- Aha, the GameSetMicroLinks are upon us again, and they include an inevitable ode to Portal, as well as some 'state of the fighting game scene' talk and various other fripperies, as follows:

- Of course, everyone loves Portal (including the Rock Paper Shotgun folks, who are already turning their freezers into Weighted Companion Cubes), but the Schlaghund's Playground blog has a detailed, intelligent critique of Valve's grav-'em-up, for example: "Portal is a clear tribute to player ingenuity and an allegory for the gamer’s struggle to be treated as more than an automaton - in both the mainstream media and the mainstream design philosophy." Vaaguely spoiler-y, but v.readable.

- Over at Grey Goo Games, they've pointed out that the latest issue of Playboy has a 'video game blowout', and as they say: "For those of you without the latest issue on hand there are additional extended interviews on Playboy’s website" - including ones with Phil Harrison, Dave Jaffe, Tim Schafer, and more - and all of which are extremely readable. Uhh... go Playboy?

- A couple of folks have referenced Valleywag's rather amusing 'Field Guide: The Six Types Of Journalists (And How To Deal With Them)', which - yes - is dealing with the tech journalist rather than the game journalist. But I'm pretty sure that a lot of the stereotypes fit into the game biz - particularly phrases like: "Being a cub reporter isn't just a career phase; it's a lifestyle." Can anyone list the six different types of game journalist, then?

- Regular GSW readers will know that we like printing items on the fighting game scene, and James Chen's super-detailed retrospective of the Evolution 2007 fighting game championships is well worth reading for coverage on the micro-scenes, even if you're not a player yourself: "I firmly believe a strong community generates a strong game. And what, exactly, do I mean by a "strong" game? I am referring to how a game is received by the Fighting Game community as a whole, not how well the game is designed and such."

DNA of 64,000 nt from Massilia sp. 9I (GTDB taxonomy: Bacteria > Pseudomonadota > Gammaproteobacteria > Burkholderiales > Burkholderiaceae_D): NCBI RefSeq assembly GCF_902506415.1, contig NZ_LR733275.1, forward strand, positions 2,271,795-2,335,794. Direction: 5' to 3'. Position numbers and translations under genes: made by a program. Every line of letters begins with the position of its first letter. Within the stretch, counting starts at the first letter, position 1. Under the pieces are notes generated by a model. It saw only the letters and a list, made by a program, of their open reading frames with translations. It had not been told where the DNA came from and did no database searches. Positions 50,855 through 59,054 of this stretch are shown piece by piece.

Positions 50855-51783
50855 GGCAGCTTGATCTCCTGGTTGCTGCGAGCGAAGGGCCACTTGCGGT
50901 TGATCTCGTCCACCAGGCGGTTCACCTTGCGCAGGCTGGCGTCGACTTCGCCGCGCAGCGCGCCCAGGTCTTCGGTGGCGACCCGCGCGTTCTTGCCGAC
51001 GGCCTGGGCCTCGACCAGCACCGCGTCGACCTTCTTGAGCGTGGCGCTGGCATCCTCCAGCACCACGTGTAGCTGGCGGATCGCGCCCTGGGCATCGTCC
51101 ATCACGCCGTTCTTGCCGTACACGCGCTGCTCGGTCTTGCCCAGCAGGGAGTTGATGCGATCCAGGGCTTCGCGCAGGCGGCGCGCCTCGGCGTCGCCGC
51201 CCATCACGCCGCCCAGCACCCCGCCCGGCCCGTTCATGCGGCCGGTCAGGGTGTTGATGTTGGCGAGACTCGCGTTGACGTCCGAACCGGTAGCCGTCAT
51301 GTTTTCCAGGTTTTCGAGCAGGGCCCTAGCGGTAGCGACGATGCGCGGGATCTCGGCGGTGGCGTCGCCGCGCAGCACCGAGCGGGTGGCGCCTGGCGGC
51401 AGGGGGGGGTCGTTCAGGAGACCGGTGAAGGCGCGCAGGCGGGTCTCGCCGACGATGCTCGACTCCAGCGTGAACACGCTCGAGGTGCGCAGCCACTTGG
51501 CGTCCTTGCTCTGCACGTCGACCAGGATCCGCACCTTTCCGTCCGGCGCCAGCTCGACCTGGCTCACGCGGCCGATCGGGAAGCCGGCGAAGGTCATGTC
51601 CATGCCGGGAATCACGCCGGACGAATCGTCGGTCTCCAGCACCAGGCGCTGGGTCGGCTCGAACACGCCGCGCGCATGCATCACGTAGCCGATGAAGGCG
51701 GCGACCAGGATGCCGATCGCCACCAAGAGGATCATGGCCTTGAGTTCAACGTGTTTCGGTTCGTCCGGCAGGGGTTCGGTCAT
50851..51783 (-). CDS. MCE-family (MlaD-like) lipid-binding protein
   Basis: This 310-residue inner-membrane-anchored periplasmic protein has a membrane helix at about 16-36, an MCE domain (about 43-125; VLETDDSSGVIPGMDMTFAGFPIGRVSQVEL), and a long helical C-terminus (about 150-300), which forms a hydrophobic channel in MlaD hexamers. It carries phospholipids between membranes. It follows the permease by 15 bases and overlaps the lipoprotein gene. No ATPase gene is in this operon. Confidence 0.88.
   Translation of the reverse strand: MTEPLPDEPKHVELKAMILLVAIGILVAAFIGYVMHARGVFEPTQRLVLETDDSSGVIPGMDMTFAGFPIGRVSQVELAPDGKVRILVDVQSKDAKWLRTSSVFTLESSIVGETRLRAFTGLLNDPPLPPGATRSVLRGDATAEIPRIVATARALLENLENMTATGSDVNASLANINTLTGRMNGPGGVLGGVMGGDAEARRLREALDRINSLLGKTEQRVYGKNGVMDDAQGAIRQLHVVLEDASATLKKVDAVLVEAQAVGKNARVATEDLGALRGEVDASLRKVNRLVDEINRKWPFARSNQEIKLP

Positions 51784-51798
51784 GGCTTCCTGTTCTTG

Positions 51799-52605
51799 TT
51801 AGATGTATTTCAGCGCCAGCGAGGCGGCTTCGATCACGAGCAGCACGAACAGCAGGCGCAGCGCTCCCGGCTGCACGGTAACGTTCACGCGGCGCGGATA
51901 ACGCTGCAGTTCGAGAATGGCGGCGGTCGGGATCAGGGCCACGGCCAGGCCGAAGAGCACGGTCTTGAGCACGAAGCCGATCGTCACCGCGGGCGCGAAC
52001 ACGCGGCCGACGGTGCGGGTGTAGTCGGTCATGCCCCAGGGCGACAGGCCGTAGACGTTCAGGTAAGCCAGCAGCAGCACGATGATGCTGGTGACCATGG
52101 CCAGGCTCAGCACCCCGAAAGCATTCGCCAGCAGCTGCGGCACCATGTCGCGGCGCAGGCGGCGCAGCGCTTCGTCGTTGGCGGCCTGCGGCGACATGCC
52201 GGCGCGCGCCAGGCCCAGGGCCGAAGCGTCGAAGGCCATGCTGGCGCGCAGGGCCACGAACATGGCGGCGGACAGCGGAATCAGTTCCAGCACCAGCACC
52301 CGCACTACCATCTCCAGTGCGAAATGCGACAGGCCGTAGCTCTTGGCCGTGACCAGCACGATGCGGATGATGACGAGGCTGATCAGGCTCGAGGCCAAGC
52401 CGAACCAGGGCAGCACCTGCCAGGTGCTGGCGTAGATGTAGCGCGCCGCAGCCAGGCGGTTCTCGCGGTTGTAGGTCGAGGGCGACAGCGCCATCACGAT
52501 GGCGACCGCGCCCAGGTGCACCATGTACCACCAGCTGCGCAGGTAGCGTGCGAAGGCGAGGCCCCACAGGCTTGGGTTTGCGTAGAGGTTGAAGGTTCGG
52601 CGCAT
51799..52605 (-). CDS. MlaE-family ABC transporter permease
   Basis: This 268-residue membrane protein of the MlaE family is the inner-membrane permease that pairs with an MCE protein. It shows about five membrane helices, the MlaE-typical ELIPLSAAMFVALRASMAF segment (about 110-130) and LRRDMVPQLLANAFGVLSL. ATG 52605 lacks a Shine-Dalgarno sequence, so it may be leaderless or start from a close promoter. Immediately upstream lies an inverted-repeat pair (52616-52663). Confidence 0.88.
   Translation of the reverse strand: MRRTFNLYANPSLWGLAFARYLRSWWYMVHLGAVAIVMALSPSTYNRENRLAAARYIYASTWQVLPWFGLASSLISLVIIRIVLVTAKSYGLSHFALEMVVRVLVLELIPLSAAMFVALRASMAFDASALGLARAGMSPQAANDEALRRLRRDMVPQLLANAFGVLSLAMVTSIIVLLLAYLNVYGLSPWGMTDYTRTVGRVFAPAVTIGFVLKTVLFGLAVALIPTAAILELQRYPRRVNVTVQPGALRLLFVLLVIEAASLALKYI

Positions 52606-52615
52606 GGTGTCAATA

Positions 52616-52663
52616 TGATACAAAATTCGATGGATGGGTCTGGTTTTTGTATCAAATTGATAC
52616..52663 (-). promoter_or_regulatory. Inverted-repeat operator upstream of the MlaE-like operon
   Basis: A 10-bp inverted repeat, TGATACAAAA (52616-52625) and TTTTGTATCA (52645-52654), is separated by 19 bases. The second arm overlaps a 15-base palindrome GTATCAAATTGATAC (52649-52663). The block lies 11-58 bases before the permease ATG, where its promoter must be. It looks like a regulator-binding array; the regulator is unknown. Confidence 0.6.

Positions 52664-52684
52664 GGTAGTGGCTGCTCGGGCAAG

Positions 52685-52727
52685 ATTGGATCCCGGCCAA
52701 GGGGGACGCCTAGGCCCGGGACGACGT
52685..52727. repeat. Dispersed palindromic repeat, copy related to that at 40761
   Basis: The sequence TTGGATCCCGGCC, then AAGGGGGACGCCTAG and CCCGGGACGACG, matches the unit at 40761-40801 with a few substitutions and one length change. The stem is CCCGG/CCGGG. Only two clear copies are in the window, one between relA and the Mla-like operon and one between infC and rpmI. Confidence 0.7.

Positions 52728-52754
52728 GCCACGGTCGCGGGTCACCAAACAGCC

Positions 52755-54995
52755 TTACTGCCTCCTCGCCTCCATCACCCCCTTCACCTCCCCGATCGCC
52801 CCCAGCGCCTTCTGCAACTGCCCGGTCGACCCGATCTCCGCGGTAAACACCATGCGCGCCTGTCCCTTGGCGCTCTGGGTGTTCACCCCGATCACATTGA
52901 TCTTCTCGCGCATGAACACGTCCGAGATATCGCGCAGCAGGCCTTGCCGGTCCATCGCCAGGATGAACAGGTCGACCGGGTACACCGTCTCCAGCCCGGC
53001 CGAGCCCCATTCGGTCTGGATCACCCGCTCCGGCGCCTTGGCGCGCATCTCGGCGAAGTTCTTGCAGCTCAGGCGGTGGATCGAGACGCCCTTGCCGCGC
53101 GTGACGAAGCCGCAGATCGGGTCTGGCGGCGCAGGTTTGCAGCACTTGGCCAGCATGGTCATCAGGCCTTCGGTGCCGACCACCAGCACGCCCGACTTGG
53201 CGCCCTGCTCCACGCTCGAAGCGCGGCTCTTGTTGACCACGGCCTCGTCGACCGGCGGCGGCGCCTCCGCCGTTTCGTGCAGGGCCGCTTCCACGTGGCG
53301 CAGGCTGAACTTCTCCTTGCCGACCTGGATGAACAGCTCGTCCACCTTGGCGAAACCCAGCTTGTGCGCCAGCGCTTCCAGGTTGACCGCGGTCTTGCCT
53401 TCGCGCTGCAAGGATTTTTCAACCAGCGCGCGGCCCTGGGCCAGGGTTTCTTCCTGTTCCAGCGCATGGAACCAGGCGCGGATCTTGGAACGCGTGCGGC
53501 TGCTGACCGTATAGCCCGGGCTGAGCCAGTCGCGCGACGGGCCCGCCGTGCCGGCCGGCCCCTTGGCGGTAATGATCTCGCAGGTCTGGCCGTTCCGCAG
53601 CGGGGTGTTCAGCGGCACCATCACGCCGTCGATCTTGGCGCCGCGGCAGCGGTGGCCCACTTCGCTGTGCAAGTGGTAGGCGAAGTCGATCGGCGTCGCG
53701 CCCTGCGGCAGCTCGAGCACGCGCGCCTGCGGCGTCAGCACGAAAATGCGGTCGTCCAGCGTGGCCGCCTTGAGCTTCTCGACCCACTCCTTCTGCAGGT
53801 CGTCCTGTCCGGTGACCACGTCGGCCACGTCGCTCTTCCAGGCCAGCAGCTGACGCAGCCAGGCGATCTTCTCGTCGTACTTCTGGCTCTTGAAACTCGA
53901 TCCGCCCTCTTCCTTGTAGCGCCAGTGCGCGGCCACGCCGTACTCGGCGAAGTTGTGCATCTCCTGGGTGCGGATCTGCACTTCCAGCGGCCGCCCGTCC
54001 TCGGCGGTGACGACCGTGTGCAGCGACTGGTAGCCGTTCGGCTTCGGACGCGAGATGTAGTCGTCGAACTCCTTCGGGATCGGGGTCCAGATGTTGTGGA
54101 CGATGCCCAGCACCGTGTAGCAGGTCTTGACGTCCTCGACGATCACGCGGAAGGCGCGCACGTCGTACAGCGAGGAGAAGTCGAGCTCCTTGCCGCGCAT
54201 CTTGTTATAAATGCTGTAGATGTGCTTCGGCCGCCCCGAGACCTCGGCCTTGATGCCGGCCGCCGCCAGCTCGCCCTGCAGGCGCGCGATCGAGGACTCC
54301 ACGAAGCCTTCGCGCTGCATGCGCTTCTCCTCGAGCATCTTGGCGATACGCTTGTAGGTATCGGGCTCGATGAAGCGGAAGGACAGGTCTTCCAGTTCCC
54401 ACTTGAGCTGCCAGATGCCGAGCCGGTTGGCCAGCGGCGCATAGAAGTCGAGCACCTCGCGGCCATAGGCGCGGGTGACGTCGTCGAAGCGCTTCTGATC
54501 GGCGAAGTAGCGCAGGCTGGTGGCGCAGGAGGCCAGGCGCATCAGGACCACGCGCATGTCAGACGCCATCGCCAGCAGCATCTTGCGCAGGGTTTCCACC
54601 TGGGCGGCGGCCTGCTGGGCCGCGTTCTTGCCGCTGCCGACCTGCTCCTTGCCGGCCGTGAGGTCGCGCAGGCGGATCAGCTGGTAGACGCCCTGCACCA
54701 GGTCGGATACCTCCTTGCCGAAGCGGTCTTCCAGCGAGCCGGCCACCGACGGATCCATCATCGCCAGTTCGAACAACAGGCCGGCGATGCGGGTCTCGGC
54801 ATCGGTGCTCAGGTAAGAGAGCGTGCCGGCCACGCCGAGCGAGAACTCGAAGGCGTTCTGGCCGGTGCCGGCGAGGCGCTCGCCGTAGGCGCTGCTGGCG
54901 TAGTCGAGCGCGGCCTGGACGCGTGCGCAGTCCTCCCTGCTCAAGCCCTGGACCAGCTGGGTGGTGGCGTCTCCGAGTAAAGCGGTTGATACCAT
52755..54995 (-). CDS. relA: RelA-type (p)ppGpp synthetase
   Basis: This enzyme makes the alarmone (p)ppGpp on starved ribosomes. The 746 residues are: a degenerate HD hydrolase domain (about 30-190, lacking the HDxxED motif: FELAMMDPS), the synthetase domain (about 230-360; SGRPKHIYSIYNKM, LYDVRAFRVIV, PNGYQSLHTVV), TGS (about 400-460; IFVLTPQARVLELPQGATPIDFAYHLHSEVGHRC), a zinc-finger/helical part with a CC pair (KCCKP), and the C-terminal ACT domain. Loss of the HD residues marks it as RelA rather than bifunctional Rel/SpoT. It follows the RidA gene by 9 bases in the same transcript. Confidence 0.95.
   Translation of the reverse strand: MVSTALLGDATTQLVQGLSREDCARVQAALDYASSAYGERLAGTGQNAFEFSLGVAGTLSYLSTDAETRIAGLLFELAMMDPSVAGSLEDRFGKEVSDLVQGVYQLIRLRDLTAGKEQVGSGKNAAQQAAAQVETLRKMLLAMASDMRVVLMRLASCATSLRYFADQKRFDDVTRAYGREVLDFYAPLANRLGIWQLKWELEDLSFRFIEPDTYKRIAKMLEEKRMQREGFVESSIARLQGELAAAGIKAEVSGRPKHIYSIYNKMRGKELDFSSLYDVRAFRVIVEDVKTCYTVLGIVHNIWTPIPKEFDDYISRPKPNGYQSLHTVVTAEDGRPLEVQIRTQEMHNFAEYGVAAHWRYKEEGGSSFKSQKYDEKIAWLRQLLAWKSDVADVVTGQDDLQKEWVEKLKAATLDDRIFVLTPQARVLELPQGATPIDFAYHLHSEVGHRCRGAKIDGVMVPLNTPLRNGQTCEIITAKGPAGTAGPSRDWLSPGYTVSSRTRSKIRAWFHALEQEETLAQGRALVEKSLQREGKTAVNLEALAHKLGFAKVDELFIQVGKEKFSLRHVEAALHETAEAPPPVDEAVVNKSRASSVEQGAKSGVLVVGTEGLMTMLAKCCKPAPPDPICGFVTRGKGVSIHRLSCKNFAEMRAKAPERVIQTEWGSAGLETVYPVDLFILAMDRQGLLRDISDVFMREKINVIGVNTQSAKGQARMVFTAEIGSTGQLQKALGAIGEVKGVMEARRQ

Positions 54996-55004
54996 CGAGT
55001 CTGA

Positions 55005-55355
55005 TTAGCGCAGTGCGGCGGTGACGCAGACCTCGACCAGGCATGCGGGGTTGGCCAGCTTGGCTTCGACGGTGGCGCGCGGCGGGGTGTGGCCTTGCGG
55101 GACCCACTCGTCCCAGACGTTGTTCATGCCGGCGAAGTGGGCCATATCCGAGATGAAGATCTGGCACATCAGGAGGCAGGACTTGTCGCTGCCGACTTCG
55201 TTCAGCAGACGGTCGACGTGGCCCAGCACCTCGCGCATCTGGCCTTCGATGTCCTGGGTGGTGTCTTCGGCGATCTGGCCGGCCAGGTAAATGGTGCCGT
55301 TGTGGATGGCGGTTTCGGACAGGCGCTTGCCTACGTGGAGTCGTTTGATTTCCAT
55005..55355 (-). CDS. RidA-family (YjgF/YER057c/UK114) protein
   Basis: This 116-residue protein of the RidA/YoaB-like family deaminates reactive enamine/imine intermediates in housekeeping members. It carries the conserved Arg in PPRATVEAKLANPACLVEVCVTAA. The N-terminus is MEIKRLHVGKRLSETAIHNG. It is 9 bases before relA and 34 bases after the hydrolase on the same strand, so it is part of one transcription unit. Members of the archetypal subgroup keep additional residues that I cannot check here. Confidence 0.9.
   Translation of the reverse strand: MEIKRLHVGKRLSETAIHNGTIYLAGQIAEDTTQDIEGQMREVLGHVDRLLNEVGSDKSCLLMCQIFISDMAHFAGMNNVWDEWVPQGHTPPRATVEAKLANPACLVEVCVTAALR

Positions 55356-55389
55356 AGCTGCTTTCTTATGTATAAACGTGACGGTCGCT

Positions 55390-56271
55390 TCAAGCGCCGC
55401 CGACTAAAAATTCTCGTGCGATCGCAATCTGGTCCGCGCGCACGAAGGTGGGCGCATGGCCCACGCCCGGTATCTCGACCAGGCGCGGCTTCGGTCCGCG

- In my native UK, the inaugural Games Media Awards have just been given out, and Kieron Gillen has a slightly sodden account of the whole evening, which had a regrettably PR/profit-driven background, but actually gave out some awards I agreed with. Kieron sez: "Here’s the secret: the awards don’t really matter. Actively boycotting them makes them matter, because it implies the results of any award ceremony are worth getting pissed off over rather than just rolling your eyes. It also makes you a big dirty prima donna who has an incredibly over-developed sense of your own importance."

- Former colleague Jane Pinckard continues to post thoughtful, un-Au-like editorials on games for GigaOm, and her latest is called 'What Can Games Learn from Music’s Mistakes?'. Notably, it includes a genuinely interesting, odd concept entwined in there somewhere: "Kim Pallister, who works on strategy for Microsoft Casual Games, noted this when I asked him what he thought games could learn from the music industry. 'A really interesting thing is to think about the ‘If it’s all free, the money’s in concerts/live performance’ angle for music. Is there an equivalent for games?'" Whoa, brainfreeze.

- Finally, you might know Alexander Brandon's music from games like Tyrian, Unreal Tournament, and Deus Ex - here's his MobyGames profile. Well, nowadays the former Game Developer magazine audio columnist (and old Kosmic-related .MOD scene colleague of mine) is working over at Obsidian - most recently on the Neverwinter Nights 2 expansion, which he recently blogged about. He's also launched a new non-soundtrack website, sensibly called Alexanderbrandon.net, where you can cower beneath his visage and listen to/buy his latest non-soundtrack catchy synth album, which is less Celtic than the artwork might lead you to expect. (He's now working on the Aliens RPG soundtrack, the lucky blighter.)